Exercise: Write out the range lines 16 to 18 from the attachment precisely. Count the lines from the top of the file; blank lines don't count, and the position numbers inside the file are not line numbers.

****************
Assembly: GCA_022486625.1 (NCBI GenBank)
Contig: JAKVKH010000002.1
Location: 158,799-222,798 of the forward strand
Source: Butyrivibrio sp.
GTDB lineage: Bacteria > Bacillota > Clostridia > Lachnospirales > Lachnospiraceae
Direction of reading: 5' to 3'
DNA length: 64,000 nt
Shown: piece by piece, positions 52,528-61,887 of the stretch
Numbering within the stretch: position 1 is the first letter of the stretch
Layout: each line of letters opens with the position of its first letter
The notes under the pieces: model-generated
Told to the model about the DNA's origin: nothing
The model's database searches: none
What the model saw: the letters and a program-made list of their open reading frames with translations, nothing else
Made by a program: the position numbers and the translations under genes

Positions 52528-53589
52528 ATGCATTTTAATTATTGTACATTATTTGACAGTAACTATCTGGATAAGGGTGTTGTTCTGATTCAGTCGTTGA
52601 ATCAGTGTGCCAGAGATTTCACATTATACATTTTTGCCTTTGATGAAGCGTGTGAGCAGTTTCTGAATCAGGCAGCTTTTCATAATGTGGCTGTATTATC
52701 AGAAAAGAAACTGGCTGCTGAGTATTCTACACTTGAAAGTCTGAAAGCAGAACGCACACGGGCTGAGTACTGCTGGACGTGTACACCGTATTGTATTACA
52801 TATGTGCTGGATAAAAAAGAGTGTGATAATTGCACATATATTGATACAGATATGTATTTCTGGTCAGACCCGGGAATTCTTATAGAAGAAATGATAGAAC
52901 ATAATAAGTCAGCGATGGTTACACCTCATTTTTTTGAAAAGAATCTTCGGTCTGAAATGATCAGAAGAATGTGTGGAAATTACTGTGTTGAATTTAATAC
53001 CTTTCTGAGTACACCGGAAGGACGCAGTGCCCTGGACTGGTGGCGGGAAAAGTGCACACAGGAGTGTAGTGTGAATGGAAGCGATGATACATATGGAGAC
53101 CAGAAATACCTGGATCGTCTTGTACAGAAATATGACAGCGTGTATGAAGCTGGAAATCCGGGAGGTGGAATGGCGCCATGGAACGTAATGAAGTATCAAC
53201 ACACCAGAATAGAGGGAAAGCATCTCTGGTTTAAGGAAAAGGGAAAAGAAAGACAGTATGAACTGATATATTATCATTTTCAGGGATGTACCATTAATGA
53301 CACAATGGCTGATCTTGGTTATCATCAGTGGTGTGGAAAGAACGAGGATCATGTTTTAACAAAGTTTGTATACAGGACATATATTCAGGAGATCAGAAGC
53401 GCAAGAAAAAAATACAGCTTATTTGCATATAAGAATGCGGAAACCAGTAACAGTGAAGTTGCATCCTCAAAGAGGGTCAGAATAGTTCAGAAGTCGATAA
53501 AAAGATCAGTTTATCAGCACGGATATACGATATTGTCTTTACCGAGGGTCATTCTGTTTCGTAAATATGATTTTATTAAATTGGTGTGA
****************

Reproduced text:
Positions 52528-53589
52528 ATGCATTTTAATTATTGTACATTATTTGACAGTAACTATCTGGATAAGGGTGTTGTTCTGATTCAGTCGTTGA
52601 ATCAGTGTGCCAGAGATTTCACATTATACATTTTTGCCTTTGATGAAGCGTGTGAGCAGTTTCTGAATCAGGCAGCTTTTCATAATGTGGCTGTATTATC